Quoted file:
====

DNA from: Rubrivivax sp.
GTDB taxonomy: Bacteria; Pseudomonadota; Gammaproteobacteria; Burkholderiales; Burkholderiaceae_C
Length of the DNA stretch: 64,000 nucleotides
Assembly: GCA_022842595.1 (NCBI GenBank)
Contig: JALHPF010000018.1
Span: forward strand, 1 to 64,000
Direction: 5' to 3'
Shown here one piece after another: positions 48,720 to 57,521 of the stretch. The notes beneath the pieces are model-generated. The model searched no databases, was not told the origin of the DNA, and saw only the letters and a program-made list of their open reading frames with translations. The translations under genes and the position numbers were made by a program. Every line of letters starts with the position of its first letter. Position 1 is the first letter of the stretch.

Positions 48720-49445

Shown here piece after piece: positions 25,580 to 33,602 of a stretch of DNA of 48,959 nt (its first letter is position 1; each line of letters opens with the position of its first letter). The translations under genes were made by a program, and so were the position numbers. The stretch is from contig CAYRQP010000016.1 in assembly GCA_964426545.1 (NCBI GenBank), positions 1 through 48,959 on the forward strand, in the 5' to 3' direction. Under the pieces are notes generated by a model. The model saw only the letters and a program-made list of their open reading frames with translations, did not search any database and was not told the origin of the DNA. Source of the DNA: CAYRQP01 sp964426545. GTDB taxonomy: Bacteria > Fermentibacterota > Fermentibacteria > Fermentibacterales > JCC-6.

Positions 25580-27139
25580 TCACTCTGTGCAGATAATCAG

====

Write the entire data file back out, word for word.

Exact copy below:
DNA from: Rubrivivax sp.
GTDB taxonomy: Bacteria; Pseudomonadota; Gammaproteobacteria; Burkholderiales; Burkholderiaceae_C
Length of the DNA stretch: 64,000 nucleotides
Assembly: GCA_022842595.1 (NCBI GenBank)
Contig: JALHPF010000018.1
Span: forward strand, 1 to 64,000
Direction: 5' to 3'
Shown here one piece after another: positions 48,720 to 57,521 of the stretch. The notes beneath the pieces are model-generated. The model searched no databases, was not told the origin of the DNA, and saw only the letters and a program-made list of their open reading frames with translations. The translations under genes and the position numbers were made by a program. Every line of letters starts with the position of its first letter. Position 1 is the first letter of the stretch.

Positions 48720-49445

Shown here piece after piece: positions 25,580 to 33,602 of a stretch of DNA of 48,959 nt (its first letter is position 1; each line of letters opens with the position of its first letter). The translations under genes were made by a program, and so were the position numbers. The stretch is from contig CAYRQP010000016.1 in assembly GCA_964426545.1 (NCBI GenBank), positions 1 through 48,959 on the forward strand, in the 5' to 3' direction. Under the pieces are notes generated by a model. The model saw only the letters and a program-made list of their open reading frames with translations, did not search any database and was not told the origin of the DNA. Source of the DNA: CAYRQP01 sp964426545. GTDB taxonomy: Bacteria > Fermentibacterota > Fermentibacteria > Fermentibacterales > JCC-6.

Positions 25580-27139
25580 TCACTCTGTGCAGATAATCAG